A Fairly Ridiculous Amount of People Still Own VCRs

    January 10, 2014
    Josh Wolford
    Comments are off for this post.

The list of “things that killed the VCR” is pretty lengthy – I mean, just start naming semi-recent technological advancements in the way human beings consume TV and movies and you have your list right there. Digital cable, DVDs, Netflix, DVR – the VCR, though perfectly useful in its time, is simply a relic of the past.


Well, not exactly. Gallup recently conducted a poll concerning Americans and their tech preferences, and there’s a lot of good data there. But the most interesting piece of data (at least to me), is the one that says 58% of American adults still have a VCR. Sure, that’s dropped from 88% in 2005, but still. 58%?

In fact, here’s a list of things that, according to the Gallup research, are found with less frequency in an American home than a VCR.

  • Desktop computers (57%)
  • Dumb phones (45%)
  • iPod (45%)
  • Gaming console (41%)
  • Streaming service (39%)
  • Tablets (38%)
  • Satellite TV (34%)
  • E-readers (26%)

Yes, Americans apparently own VCRs at more than double the rate of Kindles.

As you might expect, VCR viewership is more common among older adults. While only 41% of those aged 18-29 still own a VCR, 74% of those aged 65 and older do.

I guess grandpa still needs some way to record those golf tournaments.

Image via Wikimedia Commons

  • http://www.theconfidencecure.com Asoka Selvarajah

    I still have one!

    It’s not about recording in that format, but rather being able to replay valuable tapes you might have. For instance, I have a number of business courses in VHS. There is at least one concert I know of (Tom Waits) that never got released on DVD. And so on. Actually though, I have converted the majority of tapes to DVDs, but you still have to keep the machine, just in case (e.g. the DVD goes bad, or you find a VHS tape you have not converted).

    Likewise, I STILL have several tape CASSETTE playing devices (shock!). It’s not about recording in this format though. Again, I have a VAST tape collection and it would be beyond a nightmare to try and convert them all to CD.

    So, in all, there are very good reasons for these statistics.

  • JT

    I have several. From top of the line Fisher units to more prosaic $20.00 players that were sold at KMart toward the end of that era. There’s just something about the image that is softer and more warm than today’s ultra resolution displays.

    Sometimes, I just feel nostalgic and want the 80’s experience all over again. Air pop some popcorn. Fire up the Fisher FVH 5550 and watch The Breakfast Club on a Sony Trinatron. Too bad I don’t have a girlfriend with big hair, Jordache Jeans and LA Gear sneakers to complete the package.

  • CB

    What is so wrong with owning VCR’s. I have all the Disney movies on VCR
    and I refuse to buy new. My husband and I also have relic cell phones. There really is no need to buy new when they work perfectly fine and we both hate to text. Nothing wrong with sitting at home and watching a good movie on tape.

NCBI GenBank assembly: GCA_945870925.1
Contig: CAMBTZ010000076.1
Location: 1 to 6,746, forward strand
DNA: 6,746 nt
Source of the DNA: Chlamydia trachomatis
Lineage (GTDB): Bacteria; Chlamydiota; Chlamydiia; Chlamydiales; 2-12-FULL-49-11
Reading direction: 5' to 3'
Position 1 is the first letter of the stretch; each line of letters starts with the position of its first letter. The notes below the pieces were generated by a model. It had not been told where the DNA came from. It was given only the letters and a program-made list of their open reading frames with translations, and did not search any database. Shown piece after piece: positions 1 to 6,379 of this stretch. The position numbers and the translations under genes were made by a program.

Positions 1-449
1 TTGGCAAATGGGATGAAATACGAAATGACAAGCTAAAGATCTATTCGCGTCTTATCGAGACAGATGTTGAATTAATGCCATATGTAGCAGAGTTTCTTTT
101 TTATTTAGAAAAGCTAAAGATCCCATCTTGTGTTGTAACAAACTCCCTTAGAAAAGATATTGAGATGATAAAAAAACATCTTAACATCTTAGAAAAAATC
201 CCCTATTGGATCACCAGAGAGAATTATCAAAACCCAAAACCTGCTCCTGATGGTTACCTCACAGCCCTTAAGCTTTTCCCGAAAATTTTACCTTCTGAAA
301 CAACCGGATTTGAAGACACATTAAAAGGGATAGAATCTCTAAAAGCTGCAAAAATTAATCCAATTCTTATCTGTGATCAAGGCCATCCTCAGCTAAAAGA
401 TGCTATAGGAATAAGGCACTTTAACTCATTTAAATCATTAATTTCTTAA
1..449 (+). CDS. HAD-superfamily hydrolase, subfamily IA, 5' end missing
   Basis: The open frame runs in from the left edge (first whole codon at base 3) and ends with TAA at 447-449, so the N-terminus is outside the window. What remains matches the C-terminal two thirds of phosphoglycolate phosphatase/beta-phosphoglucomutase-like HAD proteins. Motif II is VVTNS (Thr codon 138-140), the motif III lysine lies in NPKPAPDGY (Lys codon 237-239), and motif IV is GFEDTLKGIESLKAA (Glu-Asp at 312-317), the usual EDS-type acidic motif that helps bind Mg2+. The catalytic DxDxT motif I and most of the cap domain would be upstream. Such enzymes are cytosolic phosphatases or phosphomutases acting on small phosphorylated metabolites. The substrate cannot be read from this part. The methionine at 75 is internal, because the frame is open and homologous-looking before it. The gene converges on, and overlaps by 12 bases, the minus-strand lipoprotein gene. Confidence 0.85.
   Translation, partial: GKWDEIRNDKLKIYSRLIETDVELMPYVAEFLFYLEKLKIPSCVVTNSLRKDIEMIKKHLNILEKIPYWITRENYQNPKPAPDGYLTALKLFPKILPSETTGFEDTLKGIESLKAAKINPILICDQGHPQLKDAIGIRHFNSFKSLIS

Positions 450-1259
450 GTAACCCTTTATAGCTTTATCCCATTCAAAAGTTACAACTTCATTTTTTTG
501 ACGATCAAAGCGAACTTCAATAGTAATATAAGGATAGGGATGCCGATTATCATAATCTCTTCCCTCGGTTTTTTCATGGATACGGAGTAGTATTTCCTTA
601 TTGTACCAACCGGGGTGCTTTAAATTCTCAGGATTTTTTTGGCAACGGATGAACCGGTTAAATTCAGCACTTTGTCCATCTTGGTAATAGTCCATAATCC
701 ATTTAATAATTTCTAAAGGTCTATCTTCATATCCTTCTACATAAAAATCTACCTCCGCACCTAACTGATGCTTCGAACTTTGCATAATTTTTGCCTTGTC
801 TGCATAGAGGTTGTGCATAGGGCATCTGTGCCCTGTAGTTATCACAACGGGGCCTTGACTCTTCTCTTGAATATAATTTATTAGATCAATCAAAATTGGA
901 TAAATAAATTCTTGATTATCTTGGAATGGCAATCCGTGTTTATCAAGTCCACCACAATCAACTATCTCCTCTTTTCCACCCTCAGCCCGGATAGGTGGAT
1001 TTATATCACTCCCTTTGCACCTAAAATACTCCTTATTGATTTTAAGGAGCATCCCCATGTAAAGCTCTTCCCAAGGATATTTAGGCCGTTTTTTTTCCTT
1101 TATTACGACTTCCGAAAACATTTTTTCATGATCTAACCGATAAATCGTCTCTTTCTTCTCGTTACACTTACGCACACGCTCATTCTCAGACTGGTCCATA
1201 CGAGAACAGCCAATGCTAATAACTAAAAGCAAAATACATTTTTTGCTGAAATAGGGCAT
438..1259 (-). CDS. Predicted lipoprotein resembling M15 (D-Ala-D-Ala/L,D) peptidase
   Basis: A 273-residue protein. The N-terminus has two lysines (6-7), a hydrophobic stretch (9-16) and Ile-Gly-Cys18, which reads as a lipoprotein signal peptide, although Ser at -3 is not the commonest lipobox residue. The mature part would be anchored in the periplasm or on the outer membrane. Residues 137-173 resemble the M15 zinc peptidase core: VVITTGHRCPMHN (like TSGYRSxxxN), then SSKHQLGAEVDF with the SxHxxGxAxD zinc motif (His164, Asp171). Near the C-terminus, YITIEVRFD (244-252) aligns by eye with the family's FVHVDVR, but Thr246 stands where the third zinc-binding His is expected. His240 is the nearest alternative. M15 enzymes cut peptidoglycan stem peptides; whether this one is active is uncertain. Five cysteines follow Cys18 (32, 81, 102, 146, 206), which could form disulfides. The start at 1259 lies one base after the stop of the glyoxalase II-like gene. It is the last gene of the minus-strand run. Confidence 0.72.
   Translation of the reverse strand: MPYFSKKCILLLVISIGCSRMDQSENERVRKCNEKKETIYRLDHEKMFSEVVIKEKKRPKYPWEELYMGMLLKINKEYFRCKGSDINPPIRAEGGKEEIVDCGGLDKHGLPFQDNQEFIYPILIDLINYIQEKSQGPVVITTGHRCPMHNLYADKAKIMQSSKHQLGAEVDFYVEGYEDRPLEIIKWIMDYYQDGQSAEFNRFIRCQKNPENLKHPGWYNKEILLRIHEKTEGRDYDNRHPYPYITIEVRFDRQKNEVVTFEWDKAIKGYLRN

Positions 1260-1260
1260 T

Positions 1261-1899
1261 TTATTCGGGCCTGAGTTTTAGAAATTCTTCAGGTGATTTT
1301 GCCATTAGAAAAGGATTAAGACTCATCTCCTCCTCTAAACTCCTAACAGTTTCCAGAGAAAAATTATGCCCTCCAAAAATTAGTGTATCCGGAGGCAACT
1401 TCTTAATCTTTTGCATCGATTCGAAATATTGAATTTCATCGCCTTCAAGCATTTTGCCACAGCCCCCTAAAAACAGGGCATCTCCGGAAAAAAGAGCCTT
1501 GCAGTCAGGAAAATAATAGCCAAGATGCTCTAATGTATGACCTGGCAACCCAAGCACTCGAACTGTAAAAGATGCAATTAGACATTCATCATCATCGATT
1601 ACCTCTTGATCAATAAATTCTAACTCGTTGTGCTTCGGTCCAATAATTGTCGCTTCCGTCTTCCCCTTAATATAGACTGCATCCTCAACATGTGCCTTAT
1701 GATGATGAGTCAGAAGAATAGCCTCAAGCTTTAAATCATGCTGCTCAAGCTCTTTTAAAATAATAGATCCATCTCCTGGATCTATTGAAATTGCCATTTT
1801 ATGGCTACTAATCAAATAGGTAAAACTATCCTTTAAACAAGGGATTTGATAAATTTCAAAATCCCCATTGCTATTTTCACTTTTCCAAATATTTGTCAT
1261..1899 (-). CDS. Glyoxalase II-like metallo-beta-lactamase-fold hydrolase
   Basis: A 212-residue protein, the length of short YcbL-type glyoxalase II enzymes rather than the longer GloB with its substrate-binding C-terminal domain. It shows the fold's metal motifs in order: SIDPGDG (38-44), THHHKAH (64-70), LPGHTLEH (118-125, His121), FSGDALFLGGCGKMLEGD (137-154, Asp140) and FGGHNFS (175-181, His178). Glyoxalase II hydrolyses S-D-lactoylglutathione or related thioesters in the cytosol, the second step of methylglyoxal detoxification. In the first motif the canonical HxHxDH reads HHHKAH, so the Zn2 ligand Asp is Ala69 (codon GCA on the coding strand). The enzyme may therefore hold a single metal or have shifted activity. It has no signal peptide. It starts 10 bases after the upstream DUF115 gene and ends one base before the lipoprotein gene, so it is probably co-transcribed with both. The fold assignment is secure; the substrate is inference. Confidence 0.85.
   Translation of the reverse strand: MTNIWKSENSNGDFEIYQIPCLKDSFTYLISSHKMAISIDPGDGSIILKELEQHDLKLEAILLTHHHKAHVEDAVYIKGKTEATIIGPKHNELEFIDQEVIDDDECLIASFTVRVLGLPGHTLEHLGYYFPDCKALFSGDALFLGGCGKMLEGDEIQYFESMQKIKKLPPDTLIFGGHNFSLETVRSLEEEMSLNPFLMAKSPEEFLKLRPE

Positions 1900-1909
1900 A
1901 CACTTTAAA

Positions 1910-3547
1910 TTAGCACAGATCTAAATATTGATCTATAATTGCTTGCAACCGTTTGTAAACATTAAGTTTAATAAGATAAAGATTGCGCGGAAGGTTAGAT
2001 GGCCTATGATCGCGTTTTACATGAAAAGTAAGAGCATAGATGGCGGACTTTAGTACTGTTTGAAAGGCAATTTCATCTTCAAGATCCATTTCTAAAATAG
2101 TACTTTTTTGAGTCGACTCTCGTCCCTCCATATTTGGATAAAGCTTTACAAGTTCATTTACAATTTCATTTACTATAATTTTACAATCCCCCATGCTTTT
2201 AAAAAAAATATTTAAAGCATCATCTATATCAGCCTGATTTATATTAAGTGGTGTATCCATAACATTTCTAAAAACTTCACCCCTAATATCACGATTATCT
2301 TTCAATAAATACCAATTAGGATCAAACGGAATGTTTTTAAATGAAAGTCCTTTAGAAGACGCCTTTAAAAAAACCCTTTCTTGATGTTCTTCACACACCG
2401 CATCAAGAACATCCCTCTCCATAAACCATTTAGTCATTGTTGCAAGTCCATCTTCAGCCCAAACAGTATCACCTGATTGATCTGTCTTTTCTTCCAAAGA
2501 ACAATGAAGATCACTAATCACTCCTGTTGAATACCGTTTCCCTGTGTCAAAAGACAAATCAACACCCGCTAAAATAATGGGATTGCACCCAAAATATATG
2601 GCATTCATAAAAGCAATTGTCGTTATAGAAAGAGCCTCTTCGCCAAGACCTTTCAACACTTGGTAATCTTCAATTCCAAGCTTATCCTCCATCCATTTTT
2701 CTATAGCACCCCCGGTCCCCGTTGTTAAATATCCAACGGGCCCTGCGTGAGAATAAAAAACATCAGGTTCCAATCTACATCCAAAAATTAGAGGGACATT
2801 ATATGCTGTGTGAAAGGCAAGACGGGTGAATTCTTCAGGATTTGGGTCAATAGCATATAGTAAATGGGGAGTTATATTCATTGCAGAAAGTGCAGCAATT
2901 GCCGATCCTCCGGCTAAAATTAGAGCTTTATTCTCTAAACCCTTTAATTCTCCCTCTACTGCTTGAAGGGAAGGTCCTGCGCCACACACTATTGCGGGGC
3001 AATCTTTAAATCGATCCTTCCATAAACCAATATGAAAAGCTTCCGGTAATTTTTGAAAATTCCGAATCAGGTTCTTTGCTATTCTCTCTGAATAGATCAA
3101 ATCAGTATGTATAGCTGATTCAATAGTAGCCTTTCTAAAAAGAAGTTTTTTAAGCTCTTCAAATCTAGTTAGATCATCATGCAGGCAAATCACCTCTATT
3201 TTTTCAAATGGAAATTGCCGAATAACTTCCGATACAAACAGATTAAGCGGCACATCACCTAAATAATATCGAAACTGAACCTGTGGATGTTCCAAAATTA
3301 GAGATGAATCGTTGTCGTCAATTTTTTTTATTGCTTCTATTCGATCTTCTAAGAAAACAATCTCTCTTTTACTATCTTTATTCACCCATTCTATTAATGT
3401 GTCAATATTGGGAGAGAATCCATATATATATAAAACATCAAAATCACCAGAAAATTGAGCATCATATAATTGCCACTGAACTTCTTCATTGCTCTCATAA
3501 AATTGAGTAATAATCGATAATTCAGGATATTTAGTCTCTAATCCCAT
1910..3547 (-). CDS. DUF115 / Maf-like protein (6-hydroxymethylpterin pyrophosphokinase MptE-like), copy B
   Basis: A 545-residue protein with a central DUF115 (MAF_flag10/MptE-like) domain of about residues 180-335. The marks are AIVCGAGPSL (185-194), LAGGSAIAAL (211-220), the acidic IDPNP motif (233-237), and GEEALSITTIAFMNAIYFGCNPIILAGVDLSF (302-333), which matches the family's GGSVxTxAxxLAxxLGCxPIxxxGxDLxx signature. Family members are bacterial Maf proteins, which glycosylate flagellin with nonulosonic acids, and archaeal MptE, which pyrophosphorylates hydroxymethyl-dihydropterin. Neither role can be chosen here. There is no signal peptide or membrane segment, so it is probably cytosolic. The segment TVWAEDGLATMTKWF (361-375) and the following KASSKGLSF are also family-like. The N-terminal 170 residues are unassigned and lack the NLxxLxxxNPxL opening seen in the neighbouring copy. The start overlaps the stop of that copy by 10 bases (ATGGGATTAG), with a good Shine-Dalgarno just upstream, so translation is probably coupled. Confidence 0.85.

• Karen

    For my family I have children in a vast range of ages. My older ones had VHS tapes and we couldn’t afford cable or satellite. When the VHS technology began phasing out I bought a wealth of VHS tapes from yard sales and thrift stores so we were rich with them. Now that I have a little ne again I have decided to weed through the VHS tapes that we have and whichever ones seem to be his favorites are getting slowly replaced by DVDs. Also, we frequently find VHS tapes in local thrift stores that I can preview for a buck or two. If my little one really likes it then I can upgrade to DVD along the way but if he doesn’t really like it then I can simply donate the VHS back to the thrift store. And like the other commenters sometimes I just want the nostalgia AND some movies cannot be found on DVD easily. We have home movies, a childhood favorite called Savannah Smiles and some of mama’s favorites… The Waltons and The Frugal Gourmet. :)

  • Angela

    I have a VHS and refuse to get rid of it. DVDs are notorious for pixelating, scratching and just not playing – including DVDs right out of the box. I’ve started collecting VHSs of films I want to watch several times. A study a few years back showed that DVDs only had a lifespan of 10 years. Some of the new ones don’t even last that long – and I take very good care of them! VHS has much better sound than DVDs. (I don’t have to turn my volume all the way up to listen to a VHS.) The picture is good on more recent VHSs, while older ones definitely show their age. Still, if I had to chose, I’d go VHS all the way. They are sturdy, with a longer lifespan.

    • http://truedaughterofmary.blogspot.com Megan@TrueDaughter

      This is exactly why we still own and continue to purchase VHS. DVDs are so fragile! Our young sons use the VHS all the time! They are notorious for trashing DVDs, but we have a HUGE collection of VHS to keep them busy…We still buy VHS players when we can find them because of this.

  • VCR Owner

    The reason 20 somethings don’t have VCRs is because they never bought them to begin with. Older consumers have them because they were adults when they came out and they have them stashed away or sitting on a shelf. I have at least 3 of them (2 are SVHS quality) along with loads of other stuff (like 480p DVD home theater systems, analog TVs and converter boxes for digital reception, etc, etc, etc). The point is we live in a consumer society where planned obsolescence is the norm and almost all the technology we have is tossed or stored on a yearly basis (if not quarterly).